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The genderless and infinite soul

Tamsin Wu writes about how the concept of reincarnation can be crucial in understanding and accepting the natural existence of LGBTQ in our lives.



Souls pertain to the immortal force that drives the human being. Being immortal and immaterial, it never perishes, but rather gets to be incarnated time after time. Reincarnations are used to explain away the amazing talents of child prodigies, the unexplainable connection between soulmates, as well as the countless events and karma we experience. The concept of reincarnation can be crucial in understanding and accepting the natural existence of LGBTQ in our lives.

In a nutshell, reincarnation is about infinite souls going through different existential forms and lives. Souls live through this world again and again in order to fulfill spiritual contracts, learn further and face karma. A lot of our current experiences depend on the good and bad deeds we’ve made in our lifetimes before. In enlightenment, souls would be able to go to higher consciousness and realms away from the world we know of today.

While some philosophies or spiritual beliefs – such as those found in Buddhism, Hinduism and Plato’s philosophy – talk about the rebirth and ascension of the soul throughout many lives before and after, other more popular religions discredit it. Some people are closed off from reincarnation thinking it’s too much of a foreign idea in our conventional belief system for it to be real. This is unsurprisingly so considering the widespread indoctrination of mainstream Christian religion on people since the time they were born. They wouldn’t be able to grasp the concept of reincarnation without the fear of punishment for compromising their devotedness in the typical Biblical interpretations they’re accustomed to. However, in these modern days, more Christians or Catholics are showing an open-mindedness to spiritual activities and beliefs that have been considered unholy by tradition. Besides psychic reading and feng shui, the belief in reincarnation is one of them.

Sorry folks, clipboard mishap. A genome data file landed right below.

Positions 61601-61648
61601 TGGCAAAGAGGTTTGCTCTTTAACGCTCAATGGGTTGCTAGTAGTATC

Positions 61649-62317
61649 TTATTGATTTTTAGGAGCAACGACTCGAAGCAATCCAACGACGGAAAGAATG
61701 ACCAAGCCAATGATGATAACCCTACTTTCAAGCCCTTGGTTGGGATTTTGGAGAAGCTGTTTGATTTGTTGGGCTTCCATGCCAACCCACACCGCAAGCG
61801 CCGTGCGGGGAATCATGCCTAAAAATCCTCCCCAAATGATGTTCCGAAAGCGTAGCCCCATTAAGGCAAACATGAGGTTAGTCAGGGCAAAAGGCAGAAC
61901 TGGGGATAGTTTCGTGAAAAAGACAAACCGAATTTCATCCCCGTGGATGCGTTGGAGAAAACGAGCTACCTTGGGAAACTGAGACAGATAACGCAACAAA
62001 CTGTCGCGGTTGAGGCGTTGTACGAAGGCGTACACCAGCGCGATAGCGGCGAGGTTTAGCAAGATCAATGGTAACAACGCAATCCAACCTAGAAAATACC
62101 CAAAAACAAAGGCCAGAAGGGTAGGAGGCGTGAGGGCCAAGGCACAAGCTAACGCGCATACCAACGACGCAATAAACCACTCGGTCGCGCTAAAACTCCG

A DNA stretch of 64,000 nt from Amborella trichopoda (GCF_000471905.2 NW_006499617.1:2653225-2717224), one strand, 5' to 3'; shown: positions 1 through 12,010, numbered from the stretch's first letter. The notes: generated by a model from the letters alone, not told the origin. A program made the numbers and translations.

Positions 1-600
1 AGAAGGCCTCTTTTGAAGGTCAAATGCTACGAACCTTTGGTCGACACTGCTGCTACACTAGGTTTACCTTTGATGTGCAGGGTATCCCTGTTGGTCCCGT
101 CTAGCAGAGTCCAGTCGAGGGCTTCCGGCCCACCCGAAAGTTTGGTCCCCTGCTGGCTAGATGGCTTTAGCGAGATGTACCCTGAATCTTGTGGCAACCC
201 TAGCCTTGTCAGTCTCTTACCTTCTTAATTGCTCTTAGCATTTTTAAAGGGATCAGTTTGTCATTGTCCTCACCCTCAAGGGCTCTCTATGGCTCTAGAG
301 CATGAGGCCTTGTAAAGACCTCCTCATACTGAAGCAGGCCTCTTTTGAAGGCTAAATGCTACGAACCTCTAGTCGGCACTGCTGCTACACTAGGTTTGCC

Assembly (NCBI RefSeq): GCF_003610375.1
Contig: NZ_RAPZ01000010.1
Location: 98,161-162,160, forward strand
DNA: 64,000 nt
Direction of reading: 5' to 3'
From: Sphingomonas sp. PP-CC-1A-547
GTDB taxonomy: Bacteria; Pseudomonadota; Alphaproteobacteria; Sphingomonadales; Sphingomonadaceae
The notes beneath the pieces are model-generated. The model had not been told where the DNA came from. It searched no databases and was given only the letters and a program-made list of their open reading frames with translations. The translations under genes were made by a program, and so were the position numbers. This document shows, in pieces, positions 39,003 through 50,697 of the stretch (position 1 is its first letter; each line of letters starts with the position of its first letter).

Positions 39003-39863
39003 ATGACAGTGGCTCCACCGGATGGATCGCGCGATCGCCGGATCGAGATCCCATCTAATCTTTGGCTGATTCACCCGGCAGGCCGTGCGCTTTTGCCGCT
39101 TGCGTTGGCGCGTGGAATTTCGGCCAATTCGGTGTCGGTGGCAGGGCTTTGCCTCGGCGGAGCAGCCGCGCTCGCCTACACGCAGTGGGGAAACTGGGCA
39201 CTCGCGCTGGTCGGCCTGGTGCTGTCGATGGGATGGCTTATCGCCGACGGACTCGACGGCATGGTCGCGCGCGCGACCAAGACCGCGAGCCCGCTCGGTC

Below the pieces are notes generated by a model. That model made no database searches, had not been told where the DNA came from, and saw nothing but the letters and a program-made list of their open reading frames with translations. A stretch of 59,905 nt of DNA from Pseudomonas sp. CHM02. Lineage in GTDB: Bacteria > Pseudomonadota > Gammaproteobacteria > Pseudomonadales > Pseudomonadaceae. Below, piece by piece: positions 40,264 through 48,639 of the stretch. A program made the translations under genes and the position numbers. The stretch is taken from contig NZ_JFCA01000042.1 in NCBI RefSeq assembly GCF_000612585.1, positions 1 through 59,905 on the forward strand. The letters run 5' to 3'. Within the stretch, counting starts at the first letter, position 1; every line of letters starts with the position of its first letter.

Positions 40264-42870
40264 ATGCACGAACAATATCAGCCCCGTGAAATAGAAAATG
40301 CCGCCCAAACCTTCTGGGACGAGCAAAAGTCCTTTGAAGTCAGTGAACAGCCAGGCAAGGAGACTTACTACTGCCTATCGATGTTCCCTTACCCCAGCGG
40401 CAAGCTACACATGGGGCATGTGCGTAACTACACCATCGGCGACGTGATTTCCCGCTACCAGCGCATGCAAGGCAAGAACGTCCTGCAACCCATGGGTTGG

Religious talks aside, it is refreshing to know that psychology and science is progressing in their studies of the possibility of reincarnation. From pro-LGBTQ arguments that gay people are just born that way to interesting explanations about how homosexuality exists naturally in the animal kingdom, perhaps we can put reincarnation into the mix.

In order to blow away the cancerous notion that LGBTQ is something abnormal, demonic or out of the ordinary, we have to comprehend nonheterosexuality from a standpoint higher than the limiting characteristics of anatomy our souls are moving in.

There are two things that need to be clarified in understanding LGBTQ – sexual orientation and sexual identity. Lesbian, gay, bisexual, straight belong to sexual orientation. For many years, most societies have been heteronormative – a romantic relationship should only be between a guy and girl. Homosexuality has been feared, derided and punished. In some parts of the globe, this is still the dangerous scenario. But, as the world works, there’s always a Yang (good) to the Yin (bad). Gradually, marriage equality has been sprouting in some countries and LGBTQ is being celebrated. Humanity is starting to understand that as long as something comes out of love, there is no evil when two people of the same gender enter into a relationship. There is no harm done when a person wants to express him/herself in a way that deviates from the social constructs of masculinity and femininity. In actuality, humans fall in one or more spectrum within the Kinsey Scale in their lifetime. Eventually, they find the point that rings true to them, which brings them a step closer to fulfillment. This sexuality scale is useful to understand attraction between humans because it goes beyond the binary concept of gender, which is not inherent in souls. It shows that people cannot be labeled as only either-or, black-and-white.